Ordinarily, shareholders are not personally responsible for corporate liabilities. However, if a corporation has been operated as the “alter ego” of its shareholders, the corporation’s creditors—including tort claimants—may be permitted to “pierce the corporate veil“ and enforce their claims directly against the shareholders. Similarly, an action may lie on an “alter ego” theory against the corporate parent of a wrongdoing subsidiary. [Mesler v. Bragg Management Co. (1985) 39 C3d 290, 300, 216 CR 443, 448; see Laird v. Capital Cities/ABC, Inc. (1998) 68 CA4th 727, 737, 742, 80 CR2d 454, 460, 4630 [2:2015]. In assessing punitive damages against a subsidiary or other member of an affiliated group of corporations, it is wrong to take into account the wealth of the parent or the rest of the affiliated group. Absent proof of an alter ego theory of liability (¶ 2:2015 ff.), the punitive damages award must exclusively reflect the financial condition of the defendant corporate entity. [Tomaselli v. Transamerica Ins. Co. (1994) 25 CA4th 1269, 1282–1286, 31 CR2d 433, 441–443]. It would be best to seek personal assistance from a lawyer in filing your personal injury claim.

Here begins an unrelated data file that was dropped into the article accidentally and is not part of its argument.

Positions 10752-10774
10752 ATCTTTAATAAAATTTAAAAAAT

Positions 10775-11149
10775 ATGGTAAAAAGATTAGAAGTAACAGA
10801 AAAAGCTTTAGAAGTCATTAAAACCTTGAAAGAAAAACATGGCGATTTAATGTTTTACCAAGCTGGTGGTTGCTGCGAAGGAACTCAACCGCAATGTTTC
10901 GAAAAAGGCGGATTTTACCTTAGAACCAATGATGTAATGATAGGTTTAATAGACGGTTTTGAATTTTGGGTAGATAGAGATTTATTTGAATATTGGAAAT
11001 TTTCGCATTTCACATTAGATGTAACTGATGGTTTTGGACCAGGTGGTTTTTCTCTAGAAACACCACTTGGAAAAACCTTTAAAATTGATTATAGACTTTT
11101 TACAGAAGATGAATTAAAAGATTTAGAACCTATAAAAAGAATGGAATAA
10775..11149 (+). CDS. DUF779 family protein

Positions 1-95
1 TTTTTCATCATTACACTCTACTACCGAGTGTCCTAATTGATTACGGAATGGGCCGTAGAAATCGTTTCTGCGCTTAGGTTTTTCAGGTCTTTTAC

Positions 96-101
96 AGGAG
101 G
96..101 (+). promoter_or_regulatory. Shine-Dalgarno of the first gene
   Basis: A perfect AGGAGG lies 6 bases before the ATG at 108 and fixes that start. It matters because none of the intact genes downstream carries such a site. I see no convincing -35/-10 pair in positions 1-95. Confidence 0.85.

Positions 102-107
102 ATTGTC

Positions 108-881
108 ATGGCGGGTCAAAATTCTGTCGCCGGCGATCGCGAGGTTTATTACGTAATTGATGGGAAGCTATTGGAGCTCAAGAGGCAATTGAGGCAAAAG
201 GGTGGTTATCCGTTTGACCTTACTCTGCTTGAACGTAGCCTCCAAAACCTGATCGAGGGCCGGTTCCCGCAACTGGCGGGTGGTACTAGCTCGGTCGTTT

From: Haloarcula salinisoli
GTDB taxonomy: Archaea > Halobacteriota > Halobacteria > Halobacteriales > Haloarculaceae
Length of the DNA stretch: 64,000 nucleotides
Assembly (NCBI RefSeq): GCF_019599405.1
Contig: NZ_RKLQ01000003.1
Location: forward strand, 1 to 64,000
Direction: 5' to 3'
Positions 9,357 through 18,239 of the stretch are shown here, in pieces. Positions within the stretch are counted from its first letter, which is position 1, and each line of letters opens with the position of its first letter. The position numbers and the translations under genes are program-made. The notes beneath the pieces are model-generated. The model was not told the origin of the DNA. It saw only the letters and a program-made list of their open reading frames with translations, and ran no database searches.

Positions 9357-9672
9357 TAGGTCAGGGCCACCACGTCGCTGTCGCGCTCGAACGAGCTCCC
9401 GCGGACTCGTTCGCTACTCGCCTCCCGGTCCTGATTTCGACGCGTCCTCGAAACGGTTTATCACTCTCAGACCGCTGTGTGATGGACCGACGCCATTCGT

Would you like to discuss your legal matter?

PHONE

image description
RECEPTION 866-205-4971

Our receptionist will assist in scheduling new and existing clients for all offices. For initial consultations we will ask you a few questions and then find the best time for you to talk to one of the lawyers that best fits your legal matter.

Call us or use the email form and we will follow up with you right away.

EMAIL

The Law Offices of Hogan Injury will provide you with personalized attention and guidance. Protecting your rights is our main objective. We have been representing clients for the past 30 years and our experienced team of attorneys will advise you of the legal consequences of every decision you take.